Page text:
Life & Style

Pen Artist and The Roost Scholarship recipient

Photos by Myf Garven

Twelve months on from being chosen as the recipient of The Roost Scholarship, it's fair to say that Julia Jay has spent her time wisely. The incredibly talented pen artist has honed her artistic skills developing a unique style that can be best described as intricately beautiful. 

Keen to hear about Julia's artistic journey and how she has developed as an artist we caught up with Julia at The Roost.

Thanks for taking the time to chat to us Julia, you're coming to the end of your Scholarship at The Roost, how have you enjoyed the last twelve months working from here?

I’ve really loved it, it’s been so nice to come into a little community, and everyone has been so lovely. It will be twelve months in January and I feel like I have been way more productive than if I had worked from home. I still work at home occasionally, in my bedroom, but it’s tricky, as I do different projects I have to clear my desk so I have admin time, and painting time so the Roost has provided me with that space that I've needed.

Has art become your full time job or do you have another job elsewhere?

This is my sole job, which is weird, I always thought perhaps when I am 50 and had a family and a house and heaps of savings, then I’ll do art. Up until then I thought it would be just a hobby or for fun and now I am doing it full time.

Where does your main form of income come from?

I would say markets but at the moment workshops are starting to take up more of my time, I am trying to make the business transition from doing markets every weekend to workshops, running workshops during the week and setting up online drawing courses.

I am doing about two markets a week at the moment, sometimes three. At the start of the year I went a bit nuts with markets going to Sydney a lot, as I thought that was where the money was. I was also going up to Queensland, but that wasn’t smart money wise, so my focus is now more on staying local to Newcastle, Maitland and Central Coast.

Next year I would like to be running workshops every weekend and through the week, doing six week courses and setting up an online drawing course.

Where do you do your workshops from?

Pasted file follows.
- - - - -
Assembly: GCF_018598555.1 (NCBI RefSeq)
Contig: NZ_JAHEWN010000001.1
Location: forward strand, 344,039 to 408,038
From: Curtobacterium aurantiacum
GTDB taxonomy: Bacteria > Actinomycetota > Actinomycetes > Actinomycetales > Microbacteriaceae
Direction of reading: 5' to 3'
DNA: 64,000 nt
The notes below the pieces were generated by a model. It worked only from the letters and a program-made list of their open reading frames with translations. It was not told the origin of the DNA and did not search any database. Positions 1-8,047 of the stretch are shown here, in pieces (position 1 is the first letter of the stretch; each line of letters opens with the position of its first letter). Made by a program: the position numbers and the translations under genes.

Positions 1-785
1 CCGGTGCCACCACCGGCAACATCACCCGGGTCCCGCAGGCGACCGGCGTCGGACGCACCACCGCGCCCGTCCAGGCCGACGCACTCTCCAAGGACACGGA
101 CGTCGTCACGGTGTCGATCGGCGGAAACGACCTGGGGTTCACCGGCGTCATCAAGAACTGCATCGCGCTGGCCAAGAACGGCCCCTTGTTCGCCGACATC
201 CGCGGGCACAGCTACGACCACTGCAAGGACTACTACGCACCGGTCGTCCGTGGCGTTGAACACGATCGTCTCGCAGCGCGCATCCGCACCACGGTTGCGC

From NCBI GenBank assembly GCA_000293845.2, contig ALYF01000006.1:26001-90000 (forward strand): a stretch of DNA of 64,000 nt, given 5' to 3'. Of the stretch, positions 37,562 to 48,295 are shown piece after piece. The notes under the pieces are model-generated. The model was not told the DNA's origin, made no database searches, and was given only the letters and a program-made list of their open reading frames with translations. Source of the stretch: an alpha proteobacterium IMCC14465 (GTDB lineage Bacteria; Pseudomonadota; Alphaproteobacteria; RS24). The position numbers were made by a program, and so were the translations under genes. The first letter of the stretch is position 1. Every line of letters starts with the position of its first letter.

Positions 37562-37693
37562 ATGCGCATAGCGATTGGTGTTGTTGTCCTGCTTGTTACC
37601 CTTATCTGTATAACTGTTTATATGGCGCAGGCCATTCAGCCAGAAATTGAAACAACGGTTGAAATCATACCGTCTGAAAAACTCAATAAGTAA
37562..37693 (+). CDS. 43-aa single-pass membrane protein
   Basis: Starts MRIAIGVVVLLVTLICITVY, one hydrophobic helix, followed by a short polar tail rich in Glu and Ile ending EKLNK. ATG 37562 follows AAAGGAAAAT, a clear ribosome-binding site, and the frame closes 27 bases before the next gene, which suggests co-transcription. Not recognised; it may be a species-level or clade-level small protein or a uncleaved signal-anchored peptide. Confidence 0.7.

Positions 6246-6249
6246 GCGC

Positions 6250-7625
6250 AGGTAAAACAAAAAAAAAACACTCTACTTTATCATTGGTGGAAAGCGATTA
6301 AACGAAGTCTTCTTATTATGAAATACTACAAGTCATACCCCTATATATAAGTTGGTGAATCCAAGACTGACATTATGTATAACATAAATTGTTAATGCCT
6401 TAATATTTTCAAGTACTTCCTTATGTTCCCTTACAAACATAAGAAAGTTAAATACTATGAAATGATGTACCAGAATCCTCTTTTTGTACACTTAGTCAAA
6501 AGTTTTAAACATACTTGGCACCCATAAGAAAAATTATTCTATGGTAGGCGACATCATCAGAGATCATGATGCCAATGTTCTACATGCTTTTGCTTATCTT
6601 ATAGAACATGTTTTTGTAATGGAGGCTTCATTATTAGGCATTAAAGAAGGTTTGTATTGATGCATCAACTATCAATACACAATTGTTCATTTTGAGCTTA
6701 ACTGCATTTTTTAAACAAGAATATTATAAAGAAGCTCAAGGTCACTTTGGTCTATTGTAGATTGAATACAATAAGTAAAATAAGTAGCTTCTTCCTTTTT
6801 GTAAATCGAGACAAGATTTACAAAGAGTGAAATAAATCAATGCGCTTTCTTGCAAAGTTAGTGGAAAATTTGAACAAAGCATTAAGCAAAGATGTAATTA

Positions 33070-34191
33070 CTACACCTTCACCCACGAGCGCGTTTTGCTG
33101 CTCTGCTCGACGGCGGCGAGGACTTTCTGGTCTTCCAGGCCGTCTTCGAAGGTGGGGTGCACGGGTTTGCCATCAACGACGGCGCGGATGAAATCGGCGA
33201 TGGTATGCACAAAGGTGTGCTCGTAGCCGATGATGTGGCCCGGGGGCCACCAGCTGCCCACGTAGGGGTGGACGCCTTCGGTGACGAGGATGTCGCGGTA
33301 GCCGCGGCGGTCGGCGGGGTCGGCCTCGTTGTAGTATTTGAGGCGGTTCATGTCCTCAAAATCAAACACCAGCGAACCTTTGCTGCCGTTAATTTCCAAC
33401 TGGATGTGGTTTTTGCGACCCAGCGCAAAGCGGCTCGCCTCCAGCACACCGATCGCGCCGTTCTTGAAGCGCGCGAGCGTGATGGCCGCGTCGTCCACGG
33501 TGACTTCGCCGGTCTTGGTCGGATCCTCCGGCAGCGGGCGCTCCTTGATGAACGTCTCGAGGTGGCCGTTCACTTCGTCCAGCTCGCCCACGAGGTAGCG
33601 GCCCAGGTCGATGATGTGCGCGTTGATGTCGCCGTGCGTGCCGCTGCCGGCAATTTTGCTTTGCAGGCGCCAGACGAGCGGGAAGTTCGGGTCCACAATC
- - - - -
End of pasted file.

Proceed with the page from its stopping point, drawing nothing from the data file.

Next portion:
Here from the Roost, so being set up here in this space for this year has been super good for that, everyone that comes along to the workshops comment on how funky the space is. I just love the windows and all the natural light.

Can you describe your art

I describe myself as a free hand pen artist that specialises in really intricate black and white art, it’s very magical, I believe the world is magic so I like to draw a lot of fairies and creatures. Growing up I used to love books by Enid Blyton and Graeme Base, trying to find things inside things which keep you looking.

I was going through my book shelf recently and realised this is where my main inspiration has come from, that’s how I draw, I love pictures inside pictures.

Did you start drawing from a young age?

I’ve always been drawing, but it was in Year 10 that I discovered pen art and I became obsessed. I did art topics at school and for my HSC I chose to do pen work and studied bees and that was my body of work. Art was the only subject that I got a band 6 in and I was also invited into Art Express, which is where a select few High School students have their work go on a gallery tour. My art went to Sydney Olympic Park and Maitland Gallery which was super exciting, Maitland Gallery is one of my favourites.

Have you done any formal training

I did go to uni following school but that wasn't related to art. I studied environmental science and teaching, which I loved, but I realised that I wouldn't be teaching what I want to be teaching, which is what’s really cool about the pen workshops, I can now bring the two together.

It’s been a lot of practice and trial and error, I feel like the last year has been a lot of intensive training and persistence with things when I find something I like. 

How do you get into a creative frame of mind?

I need a really clean space to start with, that allows me to channel in the energy needed to create the piece. I remember when I was doing my HSC and I got stuck, my mum said you just need to start, start with a little circle and you’ll be fine. That’s always stayed with me.

The scholarship ends in December, do you have any plans following that?

I feel like everything changes, but my current plan is to stay with the Roost at the start of the year and maybe move mid year, I don’t want to force things, if the universe aligns everything maybe Melbourne and then I am thinking about studying art therapy because I feel that there is more that I want to offer in my workshop, that will be a nice layer to add to it. I’d also like to run creative retreats with other creatives so as to be able to offer a set of skills. I have lots of plans which is really exciting.